Cheating is a thing. It happens a lot. A few years ago, I was having a conversation with Gregoire, who ran the testing center at an institution I will call “Ravenwood College.” Although Ravenwood accepted SAT and ACT scores, they also had their own in-house entrance exam which was administered on site. Gregoire was meticulous in proctoring exams, checking paperwork and especially photo identification carefully. He recalled one time, when an applicant claimed to have left her ID in the Office of Admissions and said she would be right back. Later, the applicant returned with the ID and escorted by an admissions counselor, but it was an entirely different person.
As they went about attempting to lay out the new social landscape of American democracy and society, the founding fathers debated how society might best be structured. Thomas Jefferson and John Adams were among the most prolific of thinkers to participate in such debate, and have left a rich treasure of their thoughts for us to examine. One particular such debate became deeply influential in how we have come to think about education and meritocracy today. In my new book I refer to a particular bundle of philosophical positions about education, which emerged directly from this debate, as the “Jeffersonian paradigm.” Although it has radically changed over time and does not belong to Jefferson alone, this paradigm has endured across the breadth of American history.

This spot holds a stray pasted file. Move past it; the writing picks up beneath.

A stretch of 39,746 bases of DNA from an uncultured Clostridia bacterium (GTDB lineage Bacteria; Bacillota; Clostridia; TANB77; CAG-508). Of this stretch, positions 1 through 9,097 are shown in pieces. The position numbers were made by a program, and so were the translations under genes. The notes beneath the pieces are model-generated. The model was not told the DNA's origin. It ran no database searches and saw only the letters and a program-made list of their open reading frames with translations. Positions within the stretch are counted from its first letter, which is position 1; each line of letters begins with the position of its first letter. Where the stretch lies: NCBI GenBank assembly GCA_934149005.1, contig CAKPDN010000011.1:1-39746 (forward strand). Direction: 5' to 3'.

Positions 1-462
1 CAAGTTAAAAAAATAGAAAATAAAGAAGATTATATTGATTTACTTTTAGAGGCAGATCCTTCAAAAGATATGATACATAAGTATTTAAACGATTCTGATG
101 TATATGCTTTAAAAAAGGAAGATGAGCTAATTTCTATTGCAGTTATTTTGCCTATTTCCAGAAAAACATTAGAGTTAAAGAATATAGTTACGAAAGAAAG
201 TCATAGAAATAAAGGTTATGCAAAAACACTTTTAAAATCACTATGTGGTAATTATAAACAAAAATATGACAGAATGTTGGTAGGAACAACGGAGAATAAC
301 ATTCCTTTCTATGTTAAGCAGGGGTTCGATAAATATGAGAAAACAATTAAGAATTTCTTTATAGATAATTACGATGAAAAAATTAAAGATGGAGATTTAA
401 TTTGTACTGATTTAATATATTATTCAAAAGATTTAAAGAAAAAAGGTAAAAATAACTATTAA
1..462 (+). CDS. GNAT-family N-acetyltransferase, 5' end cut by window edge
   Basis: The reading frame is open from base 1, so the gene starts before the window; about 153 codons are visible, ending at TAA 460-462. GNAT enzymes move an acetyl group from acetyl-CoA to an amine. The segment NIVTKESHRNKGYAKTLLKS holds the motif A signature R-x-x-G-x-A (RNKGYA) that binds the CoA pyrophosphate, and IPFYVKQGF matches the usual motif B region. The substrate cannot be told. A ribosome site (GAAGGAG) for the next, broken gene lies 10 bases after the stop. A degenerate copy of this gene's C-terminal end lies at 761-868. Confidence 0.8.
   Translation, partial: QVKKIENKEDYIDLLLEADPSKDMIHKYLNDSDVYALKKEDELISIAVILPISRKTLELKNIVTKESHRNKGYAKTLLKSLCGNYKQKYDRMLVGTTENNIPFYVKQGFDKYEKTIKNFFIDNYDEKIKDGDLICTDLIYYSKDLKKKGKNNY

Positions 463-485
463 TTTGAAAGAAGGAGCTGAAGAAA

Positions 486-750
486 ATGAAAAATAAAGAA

I am very fortunate to work in a selective and well-resourced institution, and have many opportunities to meet amazing, young people embarking on a career in graduate education. I also encounter many interested (and interesting) people who just don’t understand what a Ph.D. is, how to go about finding a good program for them, or to go through what is a very competitive process. This is particularly important because these are things I also did not know when I started on this path. I’m thus setting out here to share what I have come to know as straightforwardly as possible.
With some reflection, I think that I may be the last of a generation of scholars to figure all of this out as I went. Even in the last few years, I’ve seen applicants getting increasingly polished, and so there is a great need to undertake this entire endeavor strategically. In this series, I’ve constructed some guiding questions both to get the reader started, and as a means to explore some of the bigger issues at play.
My plan for this series of blog posts is to cover the following:
Is this the real life, is it just fantasy? DISCOVERING THE PAST AND THE FUTURE IN THE EDUCATIONAL PRESENT
Saturday, November 19, 2016: 10:15 AM-12:00 PM
Delighted that our session was accepted for 115th Meeting of the American Anthropological Association, coming up in November 2016.